Storytelling has long been about taking one’s personal voyage and relating it in a way that almost everyone can connect to it. While Hollywood has been accused of homogenizing the film industry, some artists who convey these stories are attempting to give the public a glimpse into the lives of others who differ from the majority. It’s ironic that people are often apprehensive to accept differences in their own lives but are attracted to films which display those who possess this trait. Editor Vishnu Perumal learned to be comfortable with differences early in his life. This fact combined with his fascination of film laid out his path from childhood. He has pursued his vocation with fervor for as long as he can remember; the fruits of this labor have been numerous award-winning films and the respect of the Hollywood community. This is perhaps so apparent because Perumal is an artist who seeks out projects which he connects to emotionally and believes in passionately. It’s easy to chase fame or a fat paycheck but pursuing projects which make a clear and resonant statement about society’s potential to aid or hinder is often more challenging and unsettling. For someone like Vishnu, it is also a requirement.
Vishnu relates to being different. He grew up in a situation where it was expected that both himself and others would not have the same exact background and experience. This allowed him to have a perspective different from many people. Regardless of their point of origin, most people are comfortable and content being insulated from those who are different. Contemplating the motivations and life experiences of people who have had it worse than you or who have faced greater adversity is unsettling. For Vishnu, it has been a call to action; one which he has used his most important resource to empower…the role of editor.
Differing perspectives and diversity is an inherent part of this editor’s makeup. The son of an Indian father and an Indonesian mother, Perumal experienced different cultures in his own home and in his surroundings from an early age. He explains, “I moved a lot when I was growing up due to my father’s work. I was born in a small beach town in Malaysia called Kuantan. Later, our family moved to Jakarta, Indonesia. Jakarta is a really vibrant energetic city with a lot of culture. It’s big, bold, noisy, and colorful with great food and very friendly people. Growing up there, I remember it being slightly chaotic, especially the traffic. It was a large developing city that was growing rapidly and changing every year. From there, I moved to Singapore where I spent much of my Primary to early secondary school years. Singapore was the total opposite of Jakarta because it was extremely orderly, clean, and organized. I was astounded by how clean Singapore was and I remember trying to wrap my mind around the fact that it doesn’t have traffic jams. Like Jakarta however, Singapore was a vibrant city with a whole lot of mixing of cultures. Both places were located close to the beach so I would spend most of my weekends there. It was natural to me to witness different types of people enjoying the same activities; I never questioned it.”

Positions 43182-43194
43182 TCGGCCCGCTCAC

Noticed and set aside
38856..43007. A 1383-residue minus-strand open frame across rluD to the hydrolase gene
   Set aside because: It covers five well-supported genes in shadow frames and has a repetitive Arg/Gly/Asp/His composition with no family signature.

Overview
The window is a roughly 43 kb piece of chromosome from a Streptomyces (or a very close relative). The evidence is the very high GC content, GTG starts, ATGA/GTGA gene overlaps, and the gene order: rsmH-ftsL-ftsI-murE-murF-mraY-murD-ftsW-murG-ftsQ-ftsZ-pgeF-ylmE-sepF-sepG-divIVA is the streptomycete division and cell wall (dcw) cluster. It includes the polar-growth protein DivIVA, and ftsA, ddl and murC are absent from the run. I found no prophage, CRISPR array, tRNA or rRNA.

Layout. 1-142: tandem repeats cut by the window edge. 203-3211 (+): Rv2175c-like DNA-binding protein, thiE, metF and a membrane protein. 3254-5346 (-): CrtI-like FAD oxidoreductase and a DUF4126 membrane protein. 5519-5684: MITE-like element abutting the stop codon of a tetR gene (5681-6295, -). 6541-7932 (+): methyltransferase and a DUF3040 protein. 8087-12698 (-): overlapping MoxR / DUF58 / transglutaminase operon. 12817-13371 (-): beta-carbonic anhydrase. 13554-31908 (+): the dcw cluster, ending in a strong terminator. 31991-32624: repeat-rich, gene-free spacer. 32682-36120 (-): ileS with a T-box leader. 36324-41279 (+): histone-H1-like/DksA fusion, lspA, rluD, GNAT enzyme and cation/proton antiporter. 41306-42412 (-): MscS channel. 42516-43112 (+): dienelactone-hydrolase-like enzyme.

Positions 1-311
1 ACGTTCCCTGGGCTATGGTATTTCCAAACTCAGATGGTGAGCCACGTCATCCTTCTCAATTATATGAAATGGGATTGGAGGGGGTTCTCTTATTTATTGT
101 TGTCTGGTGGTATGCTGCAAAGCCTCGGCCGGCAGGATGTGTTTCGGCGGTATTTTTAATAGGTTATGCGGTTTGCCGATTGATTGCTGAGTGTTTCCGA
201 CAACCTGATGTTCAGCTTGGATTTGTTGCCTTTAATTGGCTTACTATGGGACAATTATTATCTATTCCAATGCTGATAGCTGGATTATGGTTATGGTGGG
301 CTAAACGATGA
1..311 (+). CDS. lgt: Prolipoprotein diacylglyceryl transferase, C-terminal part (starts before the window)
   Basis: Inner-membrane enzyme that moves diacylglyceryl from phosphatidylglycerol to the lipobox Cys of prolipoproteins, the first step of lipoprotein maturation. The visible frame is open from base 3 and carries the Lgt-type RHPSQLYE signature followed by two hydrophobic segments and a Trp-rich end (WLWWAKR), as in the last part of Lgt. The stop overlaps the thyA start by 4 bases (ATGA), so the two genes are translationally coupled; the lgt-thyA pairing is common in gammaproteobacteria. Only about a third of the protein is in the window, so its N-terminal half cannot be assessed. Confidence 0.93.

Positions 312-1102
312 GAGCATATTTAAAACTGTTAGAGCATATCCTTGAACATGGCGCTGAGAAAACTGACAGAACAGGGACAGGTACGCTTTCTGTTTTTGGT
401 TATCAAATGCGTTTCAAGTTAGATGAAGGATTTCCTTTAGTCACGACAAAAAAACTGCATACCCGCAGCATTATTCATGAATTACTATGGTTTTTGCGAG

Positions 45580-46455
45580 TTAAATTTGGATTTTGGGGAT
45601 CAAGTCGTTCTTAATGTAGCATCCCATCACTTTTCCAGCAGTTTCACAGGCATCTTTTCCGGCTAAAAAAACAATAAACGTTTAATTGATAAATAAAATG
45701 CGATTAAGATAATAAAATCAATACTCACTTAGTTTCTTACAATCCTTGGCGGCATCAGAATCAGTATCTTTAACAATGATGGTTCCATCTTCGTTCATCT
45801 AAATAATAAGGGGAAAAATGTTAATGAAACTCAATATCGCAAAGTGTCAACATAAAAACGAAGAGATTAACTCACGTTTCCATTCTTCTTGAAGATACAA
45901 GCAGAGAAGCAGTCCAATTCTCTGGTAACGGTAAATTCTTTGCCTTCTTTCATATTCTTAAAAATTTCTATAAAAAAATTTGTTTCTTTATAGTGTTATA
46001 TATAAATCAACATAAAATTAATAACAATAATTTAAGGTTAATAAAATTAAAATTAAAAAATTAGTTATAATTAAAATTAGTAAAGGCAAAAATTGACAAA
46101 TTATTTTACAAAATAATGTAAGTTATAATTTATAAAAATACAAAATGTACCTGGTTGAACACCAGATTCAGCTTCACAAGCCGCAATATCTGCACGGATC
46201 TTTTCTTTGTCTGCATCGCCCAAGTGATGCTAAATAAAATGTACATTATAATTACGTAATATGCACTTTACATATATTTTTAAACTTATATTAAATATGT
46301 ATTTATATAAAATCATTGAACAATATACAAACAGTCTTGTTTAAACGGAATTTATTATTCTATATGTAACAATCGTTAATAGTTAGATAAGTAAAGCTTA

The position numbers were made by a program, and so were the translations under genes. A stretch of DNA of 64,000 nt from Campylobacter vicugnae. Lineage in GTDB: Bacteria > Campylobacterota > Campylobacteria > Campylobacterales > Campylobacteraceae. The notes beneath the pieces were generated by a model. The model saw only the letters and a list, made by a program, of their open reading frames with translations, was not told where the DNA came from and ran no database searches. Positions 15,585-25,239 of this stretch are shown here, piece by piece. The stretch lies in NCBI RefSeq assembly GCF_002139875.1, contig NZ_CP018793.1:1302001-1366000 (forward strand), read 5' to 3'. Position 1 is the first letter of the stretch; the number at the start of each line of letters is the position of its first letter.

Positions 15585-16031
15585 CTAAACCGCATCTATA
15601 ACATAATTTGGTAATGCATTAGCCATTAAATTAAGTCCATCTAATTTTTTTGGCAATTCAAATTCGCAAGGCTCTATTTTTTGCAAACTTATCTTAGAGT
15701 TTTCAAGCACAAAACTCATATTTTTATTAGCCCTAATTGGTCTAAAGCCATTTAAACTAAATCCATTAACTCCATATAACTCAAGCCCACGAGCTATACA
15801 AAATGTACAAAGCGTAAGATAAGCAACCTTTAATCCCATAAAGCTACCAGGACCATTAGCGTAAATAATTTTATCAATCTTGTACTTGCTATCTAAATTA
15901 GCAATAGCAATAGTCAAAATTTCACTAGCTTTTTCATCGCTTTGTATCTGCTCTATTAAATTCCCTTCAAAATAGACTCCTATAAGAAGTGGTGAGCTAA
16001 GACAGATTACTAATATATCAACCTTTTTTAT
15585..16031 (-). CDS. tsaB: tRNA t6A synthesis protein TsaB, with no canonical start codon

Watching his father edit his own family movies on a Sony editing deck interested Vishnu in the process, soon to be followed by his interest in the work of Walter Murch (the editor of such films like Apocalypse Now and The Godfather). Murch inspired an approach to the possibilities of editing for Vishnu who recalls, “I was lucky enough to sit in on a guest lecture of his where he talked about the philosophy of transitions and editing. What I really loved about his lecture was that he wasn’t focused on any technical aspect, formula, or technique but rather he talked about the philosophy behind editing concepts and how they relate to the world. It was a lecture that sometimes delved into the spiritual and metaphysical and it made me look at editing in a whole new light.”
Carrying the torch of this idea for his generation, Perumal’s many award-winning productions give evidence that this editor is focused on making a statement with film. As with many of the most respected filmmakers, Vishnu’s work often displays the more unpleasant sides of humanity in hopes that the public will contemplate the plight of those who suffer. “Violet Hour” is the story of Tom Freed, a young black man who is at odds with what he feels is natural in terms of his own sexuality and what society deems acceptable. The film is a powerful statement about the psychological effects of what others use to subjugate those who differ from their own beliefs, opinions, and actions. Freed goes so far as to undergo conversion therapy in an attempt to conform but in the end takes action with a dire resolution. At the heart of the film is the question “What freedoms does our society truly offer?”; a sobering query. Perumal worked with director Mark Allen to create the conflict that the main character feels in his heart and communicate this in the timing and actions onscreen. Allen declares, “Working alongside Vishnu throughout the duration of the project was a wonderful experience. It is rare to find an editor with as much thoughtfulness, support, and passion. What he demonstrated for the project was evident in the final product and success of the film. Vishnu’s emphasis on storytelling provided the film with a powerful tone and ending. It was really pleasant to discover how easy it is to work with him. Because the story and the style of the film according to my vision was so specific and different, I was afraid that it would have taken considerable effort and time just to explain and push for the vision I intended. Fortunately, Vishnu understood and supported my vision 100% and fought to preserve that vision. He not only was able to maintain my vision for the film, but he was also able to incorporate his own creative ideas into the product, helping to brand the film as a creation of his own.” “Violet Hour” received a nomination at The San Francisco Black Film Festival for Best Film as well as an award for Best Narrative Short at the Princeton Film Festival.